On the centenary of Oscar Wilde's death, Trevor Fisher takes a fresh look at the reasons for the writer's downfall.
A CENTURY AFTER HE DIED, Oscar Wilde has reached unprecendented heights of popularity. Recently commemorated with a window in Westminster Abbey, his plays long established as a staple of modern stage and film, Wilde has become a secular icon. His life is endlessly replayed in books, films and on television while his wit is re-cycled in anthologies and on bookmarks -- vindication indeed for a man who once said `There is only one thing worse than being talked about, and that is not being talked about.'
Yet though Wilde lived his life in a blaze of self-generated publicity, the causes of his catastrophic fall are surrounded by mystery. The events of his trials, imprisonment and early death have been exhaustively recreated in film and plays. He himself chronicled his disastrous relationship with Lord Alfred Douglas -- `Bosie' -- in the prison letter later published as De Profundis. Since his death writers of the calibre of H. Montgomery Hyde and Richard Ellman have described Wilde's fall in abundant detail.
But as Wilde himself commented, truth is rarely pure and never simple. The familiar tale of a glittering talent brought down by the actions of the Marquess of Queensberry and a homophobic government is untenable. Wilde created his own downfall by suing the Marquess for criminal libel, an action that some have seen as a deliberate act of self-destruction -- `a long and lovely suicide', for at least one writer. Yet there was a cynical rationale behind Wilde's decision to sue Queensbury. He sought to have the Scarlet Marquess imprisoned to stop allegations about his sexuality. This was a high-risk strategy with disastrous consequences.
Wilde's initial action had a reckless logic, but his actions as his gamble went disastrously wrong seem inexplicable. Despite being warned by close friends that he would lose, he staggered, as he put it in De Profundis, `as an ox into the shambles'. He repeatedly refused to flee to safety while he had the chance to do so. Strangest of all, he claimed in De Profundis, that `the sins of another were being laid to my account', and that he could have `saved myself at his expense, not from shame indeed, but from imprisonment'. Yet what Wilde meant by this has never been properly scrutinised.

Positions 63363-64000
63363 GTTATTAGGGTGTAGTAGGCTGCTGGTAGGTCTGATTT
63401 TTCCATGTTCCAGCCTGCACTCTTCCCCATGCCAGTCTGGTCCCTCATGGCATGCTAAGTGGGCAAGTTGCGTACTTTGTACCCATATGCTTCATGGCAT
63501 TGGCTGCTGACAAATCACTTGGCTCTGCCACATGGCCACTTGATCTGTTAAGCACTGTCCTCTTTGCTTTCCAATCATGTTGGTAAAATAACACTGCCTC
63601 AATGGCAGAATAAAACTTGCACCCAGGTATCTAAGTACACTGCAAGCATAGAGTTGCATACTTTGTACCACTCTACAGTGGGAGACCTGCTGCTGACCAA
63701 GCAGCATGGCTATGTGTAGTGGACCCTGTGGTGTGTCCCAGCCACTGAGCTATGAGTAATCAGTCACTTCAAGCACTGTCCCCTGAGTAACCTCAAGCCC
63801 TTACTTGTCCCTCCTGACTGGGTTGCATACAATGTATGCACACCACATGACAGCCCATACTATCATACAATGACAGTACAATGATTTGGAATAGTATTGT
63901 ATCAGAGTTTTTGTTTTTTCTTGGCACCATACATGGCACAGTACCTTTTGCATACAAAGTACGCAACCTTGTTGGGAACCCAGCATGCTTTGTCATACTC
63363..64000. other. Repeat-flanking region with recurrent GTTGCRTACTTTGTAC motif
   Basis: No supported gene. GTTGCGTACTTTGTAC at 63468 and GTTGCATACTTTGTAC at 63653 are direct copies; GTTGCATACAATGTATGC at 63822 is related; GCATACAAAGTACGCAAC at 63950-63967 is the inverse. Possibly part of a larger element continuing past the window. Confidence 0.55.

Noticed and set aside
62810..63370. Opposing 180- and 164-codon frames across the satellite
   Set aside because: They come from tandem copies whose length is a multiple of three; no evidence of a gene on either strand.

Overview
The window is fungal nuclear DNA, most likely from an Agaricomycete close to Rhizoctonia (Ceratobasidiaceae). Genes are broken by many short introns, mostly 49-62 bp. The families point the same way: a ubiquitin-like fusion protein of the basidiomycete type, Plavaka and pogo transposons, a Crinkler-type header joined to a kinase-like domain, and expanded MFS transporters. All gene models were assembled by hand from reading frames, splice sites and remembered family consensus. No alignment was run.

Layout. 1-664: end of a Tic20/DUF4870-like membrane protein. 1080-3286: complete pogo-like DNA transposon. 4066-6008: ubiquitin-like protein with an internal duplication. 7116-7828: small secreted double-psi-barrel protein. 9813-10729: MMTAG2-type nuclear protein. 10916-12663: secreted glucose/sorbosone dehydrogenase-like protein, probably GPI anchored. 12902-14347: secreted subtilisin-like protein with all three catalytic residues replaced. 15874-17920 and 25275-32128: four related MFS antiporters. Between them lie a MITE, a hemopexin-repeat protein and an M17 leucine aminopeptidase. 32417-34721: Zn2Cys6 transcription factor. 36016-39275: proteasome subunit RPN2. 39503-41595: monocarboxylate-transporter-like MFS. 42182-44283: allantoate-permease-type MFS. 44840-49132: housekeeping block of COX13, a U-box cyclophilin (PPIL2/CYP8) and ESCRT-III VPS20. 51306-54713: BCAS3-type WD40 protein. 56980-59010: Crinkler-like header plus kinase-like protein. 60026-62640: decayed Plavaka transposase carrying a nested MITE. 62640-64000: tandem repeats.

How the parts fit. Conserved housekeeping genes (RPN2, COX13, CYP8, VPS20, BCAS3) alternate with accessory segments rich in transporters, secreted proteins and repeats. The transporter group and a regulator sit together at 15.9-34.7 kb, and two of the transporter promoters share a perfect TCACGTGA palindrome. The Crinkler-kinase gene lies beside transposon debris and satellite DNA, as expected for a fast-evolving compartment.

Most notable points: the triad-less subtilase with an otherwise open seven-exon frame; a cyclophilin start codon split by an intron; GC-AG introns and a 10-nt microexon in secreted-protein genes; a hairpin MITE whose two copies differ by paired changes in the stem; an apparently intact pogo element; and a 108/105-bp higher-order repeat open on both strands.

The mysteries surrounding the fall of Wilde start with the notorious calling card which Queensberry left at Oscar Wilde's club on February 18th, 1895, inscribed `To Oscar Wilde, posing somdomite' (sic). This famous card was the culmination of a savage battle between the Marquess and his son Alfred into which Wilde was drawn. Queensberry was monomaniac over any cause which annoyed him, and when he suspected a homosexual relationship he became a man possessed. He was determined to destroy Bosie's relationship with Wilde. Bosie was equally determined that he would not. Wilde was caught in the crossfire.
The quarrel rose to fever pitch in the autumn of 1894, despite which Wilde finished the most sparkling of his comedies, The Importance of Being Earnest. When this opened triumphantly on February 14th, 1895, it joined An Ideal Husband in playing to packed houses. Wilde knew, however, that Queensberry was plotting against him. The Marquess planned to disrupt the opening night with rotten vegetables to publicise his accusations over Wilde's sexuality, an eventuality the theatre preempted by banning Queensberry and having police posted at the doors to keep him out. Queensberry spent three hours prowling round the building, `gibbering like a monstrous ape' as Wilde later recalled, before retiring frustrated. Four days later, Queensberry left his card at Wilde's club.
It is a mystery why Wilde took this crude provocation seriously. The famous scandal lawyer George Lewis later said that if he had been approached by Wilde he would have advised him to tear up the card and avoid giving Queensberry the legal fight he wanted. …